Many people use the term “assault and battery” to describe criminal acts. Although North Carolina combines the two, each term has distinctive meanings, while some states separate them.

North Carolina assault between two menAn assault in North Carolina is classified as giving another party (the “aggrieved” party) the fear of bodily harm, including the possibility of death. Acting in a potentially threatening manner or communicating threats of harm without touching another person is classified as “assault.

Battery” includes the actual contact and unwanted touching of a person without their consent. It is frequently combined with assault, but is a charge on its own.

Assault can be either a misdemeanor class or higher, depending on the severity of the assault. North Carolina assault charges have several classes, from simple to the felonious “assault with a deadly weapon.” The statute for the various degrees of assault is detailed in N.C. Gen. Stat. Ann. § 14-33.

The Components of Assault

In order for an “assault” to occur, several components must be present:

  • One person threatens to or actually does harm another individual.
  • The other person had reason to believe he or she was actually in danger of being harmed
  • The intended harm was immediate and imminent
  • The assailant’s behavior was “offensive behavior” or communicated a physical threat, such as raising a fist to a potential victim’s jaw, indicating a potential punch

All of these elements must be in place to indicate assault, but it can be difficult to prove actual intent, as well as harmful and/or offensive. This is especially true when phrases like “I’m going to beat you senseless” are used casually, and refer to a sporting activity rather than to indicate the imminent intent of harm.

Defenses Against Assault

It is possible to raise a defense against assault charges. Potential defenses against North Carolina assault charges include:

  •  Self-defense—instead of the aggressor, you were the victim, and needed to use reasonable force to defend yourself or another person from the attacker. You must show that the other party acted first, and that you used reasonable force for the situation with which you were faced.
  • Consent—you and the other individual agreed to engage in a fight or other activity that led to injuries consistent with an assault.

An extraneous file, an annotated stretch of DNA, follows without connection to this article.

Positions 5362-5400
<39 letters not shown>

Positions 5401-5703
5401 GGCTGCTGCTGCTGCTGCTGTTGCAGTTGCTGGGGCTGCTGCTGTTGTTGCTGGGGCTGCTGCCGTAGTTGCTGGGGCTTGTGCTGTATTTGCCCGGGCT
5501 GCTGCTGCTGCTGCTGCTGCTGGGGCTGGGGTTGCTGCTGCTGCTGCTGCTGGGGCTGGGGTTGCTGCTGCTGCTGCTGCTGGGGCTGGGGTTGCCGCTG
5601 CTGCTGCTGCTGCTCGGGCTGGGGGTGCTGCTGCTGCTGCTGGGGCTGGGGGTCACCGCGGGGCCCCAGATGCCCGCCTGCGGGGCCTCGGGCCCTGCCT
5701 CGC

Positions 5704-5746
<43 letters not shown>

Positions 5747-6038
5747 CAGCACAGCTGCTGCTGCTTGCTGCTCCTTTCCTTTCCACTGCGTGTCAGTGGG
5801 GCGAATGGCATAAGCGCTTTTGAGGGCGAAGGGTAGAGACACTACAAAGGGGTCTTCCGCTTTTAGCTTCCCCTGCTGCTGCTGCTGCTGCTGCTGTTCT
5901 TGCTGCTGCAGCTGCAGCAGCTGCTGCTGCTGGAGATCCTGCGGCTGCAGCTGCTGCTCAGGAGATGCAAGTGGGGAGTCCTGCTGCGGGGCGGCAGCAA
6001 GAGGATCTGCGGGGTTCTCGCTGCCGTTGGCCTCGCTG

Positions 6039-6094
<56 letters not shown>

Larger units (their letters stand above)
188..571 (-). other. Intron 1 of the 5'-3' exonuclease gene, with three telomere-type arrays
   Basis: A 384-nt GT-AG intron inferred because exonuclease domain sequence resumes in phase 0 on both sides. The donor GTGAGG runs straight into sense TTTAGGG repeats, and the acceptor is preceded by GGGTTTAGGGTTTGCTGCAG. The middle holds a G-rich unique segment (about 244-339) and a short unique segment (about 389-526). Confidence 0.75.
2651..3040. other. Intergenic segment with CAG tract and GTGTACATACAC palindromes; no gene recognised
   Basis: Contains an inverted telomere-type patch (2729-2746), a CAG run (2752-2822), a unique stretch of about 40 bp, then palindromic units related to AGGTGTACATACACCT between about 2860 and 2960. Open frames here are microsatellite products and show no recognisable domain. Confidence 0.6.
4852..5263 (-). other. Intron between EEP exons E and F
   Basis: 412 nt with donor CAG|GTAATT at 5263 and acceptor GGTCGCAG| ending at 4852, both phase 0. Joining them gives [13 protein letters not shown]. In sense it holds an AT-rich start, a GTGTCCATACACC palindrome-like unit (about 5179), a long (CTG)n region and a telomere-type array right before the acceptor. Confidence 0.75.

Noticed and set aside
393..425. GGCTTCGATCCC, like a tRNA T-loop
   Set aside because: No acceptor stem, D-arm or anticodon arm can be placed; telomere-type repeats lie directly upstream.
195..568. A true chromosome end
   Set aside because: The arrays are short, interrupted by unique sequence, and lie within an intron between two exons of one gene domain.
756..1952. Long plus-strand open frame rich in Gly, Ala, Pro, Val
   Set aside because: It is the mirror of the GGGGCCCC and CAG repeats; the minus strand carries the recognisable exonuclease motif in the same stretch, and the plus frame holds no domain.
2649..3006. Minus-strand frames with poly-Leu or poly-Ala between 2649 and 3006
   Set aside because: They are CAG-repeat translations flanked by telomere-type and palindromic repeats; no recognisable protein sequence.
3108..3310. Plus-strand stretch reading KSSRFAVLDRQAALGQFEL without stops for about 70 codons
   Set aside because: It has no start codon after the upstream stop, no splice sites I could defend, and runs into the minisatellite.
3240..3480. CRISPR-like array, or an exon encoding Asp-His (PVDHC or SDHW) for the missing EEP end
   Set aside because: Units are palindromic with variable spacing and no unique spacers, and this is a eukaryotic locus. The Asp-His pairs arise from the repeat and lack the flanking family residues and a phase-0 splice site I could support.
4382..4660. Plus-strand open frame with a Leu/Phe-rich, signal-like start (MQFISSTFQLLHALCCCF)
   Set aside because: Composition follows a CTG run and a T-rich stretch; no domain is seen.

• Alibi—the prosecution charged the wrong individual, and you can prove your whereabouts at the time of the incident with one or more witnesses.

Can It Be Accidental?

Since assault is the act of someone intending to create a state of fear in another individual, but not necessarily making contact, the answer is probably “no.” An accident is just that, an accident, done without intent, and not intended to give the other individual fear of being attacked or harmed in any way.

However, every accusation of assault is different. Consult with an experienced Raleigh criminal defense attorney to discuss your case and build a strong defense if you are required to attend a trial.

Fight Assault Charges

Dewey P. Brinkley is an experienced Raleigh criminal defense attorney. As a former Wake County Assistant District Attorney, he understands the North Carolina criminal justice system. He has the experience to defend you in court against assault, whether a misdemeanor or felony charges.

Call the law offices of Dewey P. Brinkley today for a free initial consultation to discuss your case at (919) 832-0307. You can also email us at dewey@deweypbrinkleylaw.com, or use our online contact form.

 

What Is Adjudication And How Is It Different Than A Conviction In Raleigh?

When a juvenile breaks the law, there are two possibilities after the arrest, depending on the type of charges involved. Underage offenders who commit minor offenses are brought into the juvenile court system. Juveniles who commit more serious crimes—drug and/or weapons possessions, assault and other felonies—are generally tried as an adult in the criminal justice system. The focus of the juvenile court system is rehabilitation and intervention, rather than punishment, the focus of the adult criminal justice system.

Definition

This term has a number of meanings in different places. Black’s Law Dictionary defines adjudication as “the giving or pronouncing a judgment or decree in a cause; also the judgment given.”

In Raleigh, North Carolina, “adjudication” in juvenile court is the equivalent of the term “conviction” for an adult in criminal court. Court proceedings are handled in state court.

What Is Adjudication?

Juvenile Criminal Defense Attorney In Raleigh

Juvenile cases are similar to adult court proceedings. The trial is called an “adjudicatory hearing,” where a judge (and in some jurisdictions, a jury) reviews the evidence and determines the facts prove the charges beyond a reasonable doubt. If he or she has been found “guilty” in juvenile court, the verdict is called “adjudication.”

An adjudication does not always mean incarceration (also called “commitment”) as it might in an adult criminal court. Since the focus is on rehabilitation before the age of 18 (and sometimes, 21), there are a number of alternatives to jail time that a juvenile can receive.

Deferred adjudication (also called Diversion) is an alternative to incarceration that may involve probation or other conditions that the juvenile will have to meet to resolve, and possibly dismiss the charge or charges. Deferred adjudication is frequently used in cases where the circumstances of the case warrant giving the juvenile a second chance.

The Disposition is the equivalent of a sentence and is the final decision on how the juvenile’s case will be handled after adjudication. Again, rehabilitation is the goal, so the disposition can include:

  • Fines and restitution
  • Community service
  • In-home placement under supervision or probation
  • Out of home placement in commitment facilities

Disposition can also involve a specific treatment plan to address conditions in the child’s current behavior and living environment.

Adjudication is also not a matter of public record as standard criminal convictions are.

Conviction

As an adult, a conviction in criminal court is a different matter, proving beyond a reasonable doubt that the individual did commit the crime in question.  Depending on the severity of the charges and the outcome, fines, loss of a driver’s license, and jail time are possibilities.